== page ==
Regions of New Zealand...

You could come to New Zealand a hundred times and have a totally different experience each time. From the semi tropical north to the Fiords of the south, the country presents a huge variety of landscapes. Above all, the people of New Zealand are its greatest tourist attraction. Their friendliness and genuine interest in visitors infuses every encounter with good will.


Bay of Islands From its ancient Kauri forests to the hundreds of miles of stunning coastline, Northland remains completely unspoiled. The region is a paradise for nature lovers and is rich in culture and history - learn about the arrival of the first Maori canoes to New Zealand and the signing of the Treaty of Waitangi.

Auckland   New Zealand’s largest city, population 1 million, Auckland is an  urban environment where everyone lives within half an hour of beautiful beaches, hiking trails and a dozen enchanted islands. Add  to that a sunny climate, a background rhythm of Polynesian culture and a passion for outstanding food, wine and shopping.

Rotorua  Rotorua is an exciting city with an immense portrayal of Maori history, tradition and culture. Its popular tourist attractions and daring activities provide an endless amount of satisfaction for the visitor. Surrounded by the bubbling geysers, Rotorua is also a hydrothermal experience of a lifetime.

Hawkes Bay Hawke’s Bay is the country’s oldest winemaking region and is New Zealand’s leading producer of award winning red wines. Hawke’s Bay is also home to a world-class concentration of Art Deco architecture, fresh local produce and artisan food producers complemented by a vibrant arts scene and a rich Maori culture.

 Wellington  Fast becoming the hippest city in New Zealand, Wellington is also its capital.  Reminiscent of San Francisco and boasting the unmissable Te Papa Museum, Wellington, with its many fine restaurants is also a food lovers town.

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Nelson To visit the Nelson region is to discover azure skies and wide open spaces, beaches and lakes, spectacular Abel Tasman National Park, vineyards and gourmet cafés, artists and galleries, boutique shops and a great weekend market.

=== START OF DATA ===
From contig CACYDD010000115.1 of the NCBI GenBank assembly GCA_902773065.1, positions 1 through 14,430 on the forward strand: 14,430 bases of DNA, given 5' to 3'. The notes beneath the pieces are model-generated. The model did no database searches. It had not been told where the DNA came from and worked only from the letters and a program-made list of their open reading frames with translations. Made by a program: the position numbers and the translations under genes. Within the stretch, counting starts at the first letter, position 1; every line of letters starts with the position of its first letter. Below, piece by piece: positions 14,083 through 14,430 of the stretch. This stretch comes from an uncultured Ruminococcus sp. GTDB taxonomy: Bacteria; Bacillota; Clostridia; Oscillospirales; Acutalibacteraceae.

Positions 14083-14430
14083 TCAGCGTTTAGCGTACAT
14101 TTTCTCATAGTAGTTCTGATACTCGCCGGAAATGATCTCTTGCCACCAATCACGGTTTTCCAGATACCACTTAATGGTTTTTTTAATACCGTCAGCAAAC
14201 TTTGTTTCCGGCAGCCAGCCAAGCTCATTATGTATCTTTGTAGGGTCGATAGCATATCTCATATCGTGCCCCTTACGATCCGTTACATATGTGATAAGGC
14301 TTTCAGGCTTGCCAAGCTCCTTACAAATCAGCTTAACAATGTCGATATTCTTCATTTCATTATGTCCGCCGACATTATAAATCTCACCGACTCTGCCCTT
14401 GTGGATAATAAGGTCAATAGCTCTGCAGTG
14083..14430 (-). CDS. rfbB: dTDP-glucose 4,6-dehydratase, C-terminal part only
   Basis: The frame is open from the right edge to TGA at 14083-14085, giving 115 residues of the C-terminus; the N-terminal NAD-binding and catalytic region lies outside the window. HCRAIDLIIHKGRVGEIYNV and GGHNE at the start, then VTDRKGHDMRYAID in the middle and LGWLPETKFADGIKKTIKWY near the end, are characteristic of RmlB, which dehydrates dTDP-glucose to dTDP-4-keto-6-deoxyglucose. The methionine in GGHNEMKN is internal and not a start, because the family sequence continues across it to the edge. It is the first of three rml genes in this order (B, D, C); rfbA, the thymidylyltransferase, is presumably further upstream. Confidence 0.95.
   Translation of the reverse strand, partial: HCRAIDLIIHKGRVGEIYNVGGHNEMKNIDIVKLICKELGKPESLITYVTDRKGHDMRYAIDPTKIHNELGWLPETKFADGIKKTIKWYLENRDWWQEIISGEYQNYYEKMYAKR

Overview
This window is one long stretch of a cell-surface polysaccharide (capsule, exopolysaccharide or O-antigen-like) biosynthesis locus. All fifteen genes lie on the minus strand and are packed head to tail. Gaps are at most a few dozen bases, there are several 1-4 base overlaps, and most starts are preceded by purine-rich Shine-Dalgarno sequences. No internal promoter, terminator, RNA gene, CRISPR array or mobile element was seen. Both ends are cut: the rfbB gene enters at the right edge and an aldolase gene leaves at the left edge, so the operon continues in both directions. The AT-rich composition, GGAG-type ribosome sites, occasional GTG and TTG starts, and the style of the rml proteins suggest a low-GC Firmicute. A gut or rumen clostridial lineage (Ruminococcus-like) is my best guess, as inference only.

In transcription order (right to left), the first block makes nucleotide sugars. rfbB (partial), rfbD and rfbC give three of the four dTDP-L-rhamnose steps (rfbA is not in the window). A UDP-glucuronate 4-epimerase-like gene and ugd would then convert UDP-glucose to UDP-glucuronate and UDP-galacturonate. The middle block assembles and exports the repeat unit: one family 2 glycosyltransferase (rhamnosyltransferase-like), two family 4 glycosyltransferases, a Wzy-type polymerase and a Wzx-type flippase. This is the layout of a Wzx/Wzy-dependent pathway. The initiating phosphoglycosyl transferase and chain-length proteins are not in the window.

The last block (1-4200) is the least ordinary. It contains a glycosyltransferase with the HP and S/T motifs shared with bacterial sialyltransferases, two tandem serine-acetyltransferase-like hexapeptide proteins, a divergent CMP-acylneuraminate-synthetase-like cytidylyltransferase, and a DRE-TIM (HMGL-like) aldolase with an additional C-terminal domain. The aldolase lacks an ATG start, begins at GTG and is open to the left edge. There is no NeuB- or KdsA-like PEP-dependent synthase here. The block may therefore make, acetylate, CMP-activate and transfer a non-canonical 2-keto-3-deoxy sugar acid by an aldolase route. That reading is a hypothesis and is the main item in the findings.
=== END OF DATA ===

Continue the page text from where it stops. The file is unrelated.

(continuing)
Kaikoura  Kaikoura is a seaside settlement approximately three hours drive north of Christchurch. Gateway to the Southern Ocean's Marine Mammal Sanctuary, Kaikoura is one of the rare places where you can see whales, dolphins, seals, albatross, penguins and many species of pelagic ocean birds in a single day.

Christchurch  Internationally renowned as 'The Garden City', Christchurch's well-established expansive parks and public gardens owe much to the planning and foresight of the city's founding fathers. Christchurch exudes understated elegance and rich history.

West Coast  The West Coast of the Southern Alps is an outdoor paradise. As well as exploring the two glaciers by foot or from the air, there are beach and forest walks, rafting, canoeing, kayaking and jetboating to name but a few.

Queenstown   Spectacular Queenstown, the most popular destination in New Zealand for international visitors, offers an incredible range of things to do year round. Justifiably regarded as New Zealand's action capital, Queenstown's four distinctive seasons feature long summer twilights, brilliant autumn colors, and some of the world's best skiing in winter.

Wanaka   Lake Wanaka lies at the heart of the Southern Lakes, New Zealand's alpine wonderland, in the southwest of the South Island. Wanaka's township is situated in a dramatic glacier-carved basin on the shores of the lake and is the gateway to the Mt Aspiring National Park World Heritage Area.

Milford Sound Milford Sound in New Zealand is a 13 mile narrow fiord off the Tasman Sea which is hedged in by cliffs, peaks and waterfalls, on the southwestern edge of New Zealand’s South Island. The mountain peaks rising from the waters of Milford Sound are often softened by mist and an air of almost flawless and overpowering mystic calm.

Dunedin A university city of Scottish heritage, Dunedin, New Zealand's oldest city, possesses a unique combination of cultural riches, fine architecture, and world-famous wildlife reserves on the Otago Peninsula. The sheer physical beauty of Dunedin, dramatic bush-covered hills and valleys at the head of a long natural harbor, is reward enough for visiting.

The Catlins  A birder’s paradise, allow ample time for this region as there are numerous places of interest to stop and enjoy bush walks with native birdlife including bellbirds, tuis, wood pigeons, fantails, grey warblers, yellowheads and kaka in musical attendance.

Stewart Island  Stewart Island is New Zealand's third largest island and newest National Park. Despite its isolation, the Island is an awe-inspiring place to visit. Situated just a few miles south of the South Island, the island provides a haven for beautiful rare birds. These include the Tui, Parakeet, Kaka, Bell bird, Robin, Dotterel, Fern bird and New Zealand's adorable treasure, the Kiwi.

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